NZ endurance team best prepared yet

August 21, 2006

A ride into unknown territory has the endurance team well primed to be in the medal hunt when they kick-start New Zealand's campaign at the World Equestrian Games in Aachen, Germany on Tuesday (New Zealand time).

The meticulous planning and preparation of the 2006 endurance team is a far cry from the gold medal winning team of 1998, of which current team coach John Stevenson was a member. But Stevenson has no doubts this is the best prepared of any previous New Zealand team.

US changes endurance lineup

The United States Equestrian Federation has announced a change to its endurance team on the eve of the start of competition. The team is as follows:

• Kathryn Downs of Somerville, ME, riding Pygmalion, a 10-year-old Arabian gelding

• Joseph Mattingley of Scales Mound, IL, riding SA Laribou, an 11-year-old Arabian gelding

• Jennifer Niehaus of Cloverdale, CA, riding Cheyenne XII, a 14-year-old Arabian gelding

• Christoph Schork of Moab, UT, riding Taj Rai Hasan, a seven-year-old Arabian gelding

• Margaret Sleeper, DVM, of Frenchtown, NJ, riding Shyrocco Troilus, a 14-year-old half-Arabian gelding

The depth of talent in the team and the adoption of a high performance programme has meant a more professional and calculated approach in the quest to emulate the success of eight years ago.

"We've never had access to such professional people before, it's just been unbelievable," Stevenson said. "I rate this team's chances as good if not better of any country to have a crack at team gold."

The New Zealanders have yet to decide on their team make-up where the format requires one combination to compete as individuals with the remaining four riding as a team.

About 170 competitors from 40 countries will set off at 6am (local time) on the 160km journey which zig-zags across three borders - Germany, Belgium and The Netherlands - intermittently during the race before ending back at the start line some 12 hours later.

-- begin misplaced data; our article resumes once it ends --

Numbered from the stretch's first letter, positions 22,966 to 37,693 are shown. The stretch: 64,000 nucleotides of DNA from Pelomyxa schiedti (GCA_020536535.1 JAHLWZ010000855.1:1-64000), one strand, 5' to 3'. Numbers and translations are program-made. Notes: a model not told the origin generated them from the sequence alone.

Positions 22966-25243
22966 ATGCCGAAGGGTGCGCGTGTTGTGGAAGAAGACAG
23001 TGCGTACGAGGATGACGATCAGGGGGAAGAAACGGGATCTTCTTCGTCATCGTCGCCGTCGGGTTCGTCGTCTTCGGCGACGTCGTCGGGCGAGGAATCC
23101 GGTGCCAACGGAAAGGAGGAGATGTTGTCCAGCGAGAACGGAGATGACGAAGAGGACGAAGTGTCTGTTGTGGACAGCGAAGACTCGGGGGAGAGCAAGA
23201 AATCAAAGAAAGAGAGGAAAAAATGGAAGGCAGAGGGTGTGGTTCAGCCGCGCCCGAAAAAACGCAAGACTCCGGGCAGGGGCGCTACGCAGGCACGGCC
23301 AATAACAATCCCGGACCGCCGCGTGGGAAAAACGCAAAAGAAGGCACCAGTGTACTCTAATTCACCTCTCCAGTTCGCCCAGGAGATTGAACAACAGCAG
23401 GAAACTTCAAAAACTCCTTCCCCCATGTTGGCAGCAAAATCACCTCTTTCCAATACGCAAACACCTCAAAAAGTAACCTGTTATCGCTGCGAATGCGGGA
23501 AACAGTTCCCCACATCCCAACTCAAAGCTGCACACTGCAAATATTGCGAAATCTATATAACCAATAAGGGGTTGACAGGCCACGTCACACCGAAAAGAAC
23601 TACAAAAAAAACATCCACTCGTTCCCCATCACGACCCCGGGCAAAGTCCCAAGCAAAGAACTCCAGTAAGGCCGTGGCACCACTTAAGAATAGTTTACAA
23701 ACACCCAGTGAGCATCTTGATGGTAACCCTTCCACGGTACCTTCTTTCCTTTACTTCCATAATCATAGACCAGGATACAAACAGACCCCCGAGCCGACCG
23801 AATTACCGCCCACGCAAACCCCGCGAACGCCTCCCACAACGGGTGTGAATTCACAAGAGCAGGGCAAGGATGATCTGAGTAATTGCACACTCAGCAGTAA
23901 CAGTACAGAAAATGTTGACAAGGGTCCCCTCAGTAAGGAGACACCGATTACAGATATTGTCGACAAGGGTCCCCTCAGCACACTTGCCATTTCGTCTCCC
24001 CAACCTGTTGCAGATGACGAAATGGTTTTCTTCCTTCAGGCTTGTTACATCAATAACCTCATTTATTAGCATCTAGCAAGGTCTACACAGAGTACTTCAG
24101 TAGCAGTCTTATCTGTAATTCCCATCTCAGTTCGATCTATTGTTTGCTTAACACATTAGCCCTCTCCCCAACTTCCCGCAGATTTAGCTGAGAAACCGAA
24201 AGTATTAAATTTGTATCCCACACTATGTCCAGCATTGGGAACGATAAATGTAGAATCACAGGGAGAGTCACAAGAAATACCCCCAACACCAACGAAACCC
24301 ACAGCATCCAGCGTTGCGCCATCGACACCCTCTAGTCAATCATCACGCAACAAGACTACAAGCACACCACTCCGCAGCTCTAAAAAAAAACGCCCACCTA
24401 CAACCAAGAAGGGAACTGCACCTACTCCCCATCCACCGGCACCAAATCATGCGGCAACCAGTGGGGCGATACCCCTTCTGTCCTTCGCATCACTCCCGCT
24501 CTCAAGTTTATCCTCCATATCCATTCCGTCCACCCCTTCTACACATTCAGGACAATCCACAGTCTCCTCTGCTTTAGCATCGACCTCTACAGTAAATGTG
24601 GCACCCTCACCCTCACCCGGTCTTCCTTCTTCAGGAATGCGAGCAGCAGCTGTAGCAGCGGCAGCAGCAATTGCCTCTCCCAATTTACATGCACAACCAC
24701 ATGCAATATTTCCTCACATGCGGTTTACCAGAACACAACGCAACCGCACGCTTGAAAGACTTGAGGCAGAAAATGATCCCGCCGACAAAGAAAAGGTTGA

Endurance, as its name suggests, is a test of the fitness and stamina of both horse and rider, where the combination must cover up to 160km in 16 hours. Horse welfare is paramount and horses must pass through six vet checks throughout the course of the event to ensure they are fit to continue.

The New Zealand team has been in rigorous training since April, the benefits clear to see after horses and riders arrived at their base in the Aachen countryside four weeks ago.

"The injury levels are nil and they have good heart rates which two days out from the competition is exactly where you want them," Stevenson said of the horses. "We did the initial hard yards at home to build up their legs so we've had no problems here. Since we've been here it's all been about fine-tuning."

The most challenging phase of the build-up for Stevenson was getting the horses across a stormy Cook Strait in July. With five days to get over that trip the horses then endured a 24-hour flight to Amsterdam before being trucked to Germany.

Based near part of the competition course has given the Kiwis plenty of time to familiarise themselves and prepare for Tuesday's long day in the saddle.

"We knew a long way beforehand the type of tracks we would be riding on so much of the training work in New Zealand was staged around building up the horses legs on hard surfaces and being able to turn and slow down quickly because this is a tight turning course," Stevenson said.

"We've done our homework and we've left no stone unturned. There's quite a lot of depth in this team and with a bit of luck on the day, things could go our way."

Endurance team member Brian Tiffen, from Fairlie, in South Canterbury will carry the New Zealand flag at Sunday's opening ceremony.

New Zealand team: